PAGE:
Is there always a 'smallest model' $M[x]$ of ZFC?

Given $M$ a wellfounded transitive set model of ZFC, and $x$ a set which is not in $M$, is there always a 'smallest wellfounded transitive model' $M[x]$ of ZFC which extends $M$ and contains $x$?

I believe the answer is NO, because there might not be a 'canonical choice-function' for the set $x$ which we want to add. But I'm not sure how to make that precise.

If the above idea can be made precise and the answer is in fact NO, then the natural follow-up question would be: What if we only demand $M[x]$ to be a model of ZF?

-

It is consistent with ZFC that there is no such model at all. For example, when $M$ is countable, let $x$ be a real coding a relation on $\omega$ revealing that the ordinals of $M$ are countable. Thus, any model $N\models{\rm ZFC}$ containing $M$ and the object $x$ will also view the ordinal height of $M$ as a countable ordinal. Thus, the height of $N$ will be strictly taller than the height of $M$. But it is consistent with ZFC that all countable well-founded models of ZFC have the same height, for example, this is true in the second $L_\alpha$ which is a model of ZFC, since all the transitive models inside that model have the same height as the minimal model of ZFC.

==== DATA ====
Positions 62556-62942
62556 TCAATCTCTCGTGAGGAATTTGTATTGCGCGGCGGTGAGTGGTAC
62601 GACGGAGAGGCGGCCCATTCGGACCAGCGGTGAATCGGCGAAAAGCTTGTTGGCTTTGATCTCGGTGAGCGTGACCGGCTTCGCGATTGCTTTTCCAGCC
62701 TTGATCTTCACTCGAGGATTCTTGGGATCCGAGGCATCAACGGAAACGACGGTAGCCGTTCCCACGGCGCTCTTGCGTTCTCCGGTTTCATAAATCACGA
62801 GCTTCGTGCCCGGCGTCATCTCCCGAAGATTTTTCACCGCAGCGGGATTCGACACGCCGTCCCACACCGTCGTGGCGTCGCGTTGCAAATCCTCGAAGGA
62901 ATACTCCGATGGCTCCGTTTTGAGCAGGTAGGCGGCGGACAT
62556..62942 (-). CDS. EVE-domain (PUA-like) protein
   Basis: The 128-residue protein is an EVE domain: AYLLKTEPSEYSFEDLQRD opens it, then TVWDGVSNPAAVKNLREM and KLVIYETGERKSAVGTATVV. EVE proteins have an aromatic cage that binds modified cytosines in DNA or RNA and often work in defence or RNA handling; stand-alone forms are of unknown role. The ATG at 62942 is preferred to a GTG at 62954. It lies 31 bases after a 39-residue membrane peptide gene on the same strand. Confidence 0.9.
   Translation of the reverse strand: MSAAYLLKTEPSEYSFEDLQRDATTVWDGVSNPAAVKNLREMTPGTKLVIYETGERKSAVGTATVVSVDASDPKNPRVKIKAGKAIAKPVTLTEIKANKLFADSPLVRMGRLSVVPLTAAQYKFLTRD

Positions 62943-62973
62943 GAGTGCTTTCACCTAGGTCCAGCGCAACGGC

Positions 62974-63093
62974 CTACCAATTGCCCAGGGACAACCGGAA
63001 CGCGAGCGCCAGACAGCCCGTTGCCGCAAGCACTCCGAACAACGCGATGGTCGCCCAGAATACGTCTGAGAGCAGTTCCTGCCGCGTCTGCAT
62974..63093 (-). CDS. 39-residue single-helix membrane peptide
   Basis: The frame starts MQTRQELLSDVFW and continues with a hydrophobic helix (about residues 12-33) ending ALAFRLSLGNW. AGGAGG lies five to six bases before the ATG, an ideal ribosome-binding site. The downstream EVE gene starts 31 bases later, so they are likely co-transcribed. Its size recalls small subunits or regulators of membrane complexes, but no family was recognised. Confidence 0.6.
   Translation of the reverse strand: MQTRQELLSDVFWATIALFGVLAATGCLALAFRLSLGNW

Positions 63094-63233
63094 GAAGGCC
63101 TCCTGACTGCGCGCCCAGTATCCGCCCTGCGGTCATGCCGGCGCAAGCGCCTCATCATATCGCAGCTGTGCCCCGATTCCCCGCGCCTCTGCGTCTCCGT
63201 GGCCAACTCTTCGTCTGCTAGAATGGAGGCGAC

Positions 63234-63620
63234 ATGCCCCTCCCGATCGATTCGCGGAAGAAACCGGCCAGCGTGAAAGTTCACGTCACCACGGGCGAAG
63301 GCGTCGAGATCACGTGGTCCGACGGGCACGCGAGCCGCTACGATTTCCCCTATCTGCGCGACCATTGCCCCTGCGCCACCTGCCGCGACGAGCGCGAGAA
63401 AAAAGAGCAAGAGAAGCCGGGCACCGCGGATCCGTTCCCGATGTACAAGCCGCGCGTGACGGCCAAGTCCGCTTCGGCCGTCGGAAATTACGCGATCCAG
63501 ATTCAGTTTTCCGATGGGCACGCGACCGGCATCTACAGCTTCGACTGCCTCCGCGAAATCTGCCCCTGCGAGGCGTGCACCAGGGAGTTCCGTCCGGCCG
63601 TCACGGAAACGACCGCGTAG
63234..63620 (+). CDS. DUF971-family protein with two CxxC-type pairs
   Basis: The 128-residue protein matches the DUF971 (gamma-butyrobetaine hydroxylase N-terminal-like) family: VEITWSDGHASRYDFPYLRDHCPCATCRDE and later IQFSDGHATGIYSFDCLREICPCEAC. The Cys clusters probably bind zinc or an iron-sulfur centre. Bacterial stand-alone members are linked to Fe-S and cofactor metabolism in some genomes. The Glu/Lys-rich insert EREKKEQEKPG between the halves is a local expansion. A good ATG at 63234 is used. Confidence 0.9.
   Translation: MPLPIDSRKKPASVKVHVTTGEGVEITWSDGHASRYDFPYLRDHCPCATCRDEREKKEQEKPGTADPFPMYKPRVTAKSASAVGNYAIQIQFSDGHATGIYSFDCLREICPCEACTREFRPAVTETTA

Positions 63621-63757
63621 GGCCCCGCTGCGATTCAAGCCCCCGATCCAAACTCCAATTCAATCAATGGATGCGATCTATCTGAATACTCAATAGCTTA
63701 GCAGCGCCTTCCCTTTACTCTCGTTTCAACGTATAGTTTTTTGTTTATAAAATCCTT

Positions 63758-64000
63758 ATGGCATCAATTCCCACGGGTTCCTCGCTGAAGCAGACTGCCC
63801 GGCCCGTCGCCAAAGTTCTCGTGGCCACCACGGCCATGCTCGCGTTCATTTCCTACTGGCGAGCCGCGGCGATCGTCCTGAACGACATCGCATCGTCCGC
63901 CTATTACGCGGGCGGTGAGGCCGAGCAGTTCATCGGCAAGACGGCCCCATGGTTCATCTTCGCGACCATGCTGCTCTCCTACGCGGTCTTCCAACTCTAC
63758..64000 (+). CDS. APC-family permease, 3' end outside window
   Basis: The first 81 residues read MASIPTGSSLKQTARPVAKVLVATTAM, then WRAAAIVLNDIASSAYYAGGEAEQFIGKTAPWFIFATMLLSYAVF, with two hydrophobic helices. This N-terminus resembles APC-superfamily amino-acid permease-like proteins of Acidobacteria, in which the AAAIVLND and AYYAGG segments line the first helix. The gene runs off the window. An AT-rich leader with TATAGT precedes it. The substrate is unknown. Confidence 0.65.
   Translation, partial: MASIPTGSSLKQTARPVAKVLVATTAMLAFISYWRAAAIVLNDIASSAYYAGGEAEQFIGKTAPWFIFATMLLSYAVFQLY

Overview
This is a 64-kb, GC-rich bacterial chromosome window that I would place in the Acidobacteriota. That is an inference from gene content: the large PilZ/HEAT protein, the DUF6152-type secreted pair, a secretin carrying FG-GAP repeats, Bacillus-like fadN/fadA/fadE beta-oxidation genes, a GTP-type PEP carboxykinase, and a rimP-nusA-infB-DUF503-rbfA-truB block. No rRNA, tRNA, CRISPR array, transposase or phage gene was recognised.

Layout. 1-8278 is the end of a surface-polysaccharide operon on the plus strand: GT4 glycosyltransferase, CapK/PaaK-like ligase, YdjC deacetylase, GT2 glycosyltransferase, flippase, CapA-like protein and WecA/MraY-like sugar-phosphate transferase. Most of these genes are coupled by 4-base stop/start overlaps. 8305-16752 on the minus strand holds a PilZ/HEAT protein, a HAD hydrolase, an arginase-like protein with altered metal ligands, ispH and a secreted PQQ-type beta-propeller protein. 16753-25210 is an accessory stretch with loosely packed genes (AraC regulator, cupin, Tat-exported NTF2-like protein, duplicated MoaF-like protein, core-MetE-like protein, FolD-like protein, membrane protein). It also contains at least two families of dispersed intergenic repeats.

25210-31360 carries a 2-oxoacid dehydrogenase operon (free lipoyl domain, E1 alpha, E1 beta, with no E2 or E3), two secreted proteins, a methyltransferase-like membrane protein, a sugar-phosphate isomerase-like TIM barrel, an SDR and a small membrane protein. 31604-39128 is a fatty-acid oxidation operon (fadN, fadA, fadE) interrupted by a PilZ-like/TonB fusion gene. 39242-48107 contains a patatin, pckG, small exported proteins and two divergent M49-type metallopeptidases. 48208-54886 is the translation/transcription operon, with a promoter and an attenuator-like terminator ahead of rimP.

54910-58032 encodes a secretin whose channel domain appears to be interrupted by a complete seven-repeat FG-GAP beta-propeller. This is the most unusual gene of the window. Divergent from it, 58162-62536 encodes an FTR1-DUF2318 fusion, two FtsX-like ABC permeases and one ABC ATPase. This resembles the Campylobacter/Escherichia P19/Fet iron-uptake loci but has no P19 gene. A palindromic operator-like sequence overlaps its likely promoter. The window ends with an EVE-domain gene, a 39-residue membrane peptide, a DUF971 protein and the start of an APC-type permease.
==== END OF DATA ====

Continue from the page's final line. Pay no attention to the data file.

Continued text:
But on a postive note, if there is at least one model $N$ of ZF extending $M$ and the object $x$, and $x$ is a set of ordinals in $N$, then there is a least model of ZFC containing $M$ and $x$. This can be seen by closing $M$ and $x$ under the Goedel operations inside $N$.
Regarding your positive node: Is it necessary to demand that $x$ is a set of ordinals in $N$? Maybe you can also give a reference to the literature or some research paper for more information on this topic? Thanks in advance! – Justus87 Jul 17 '14 at 21:11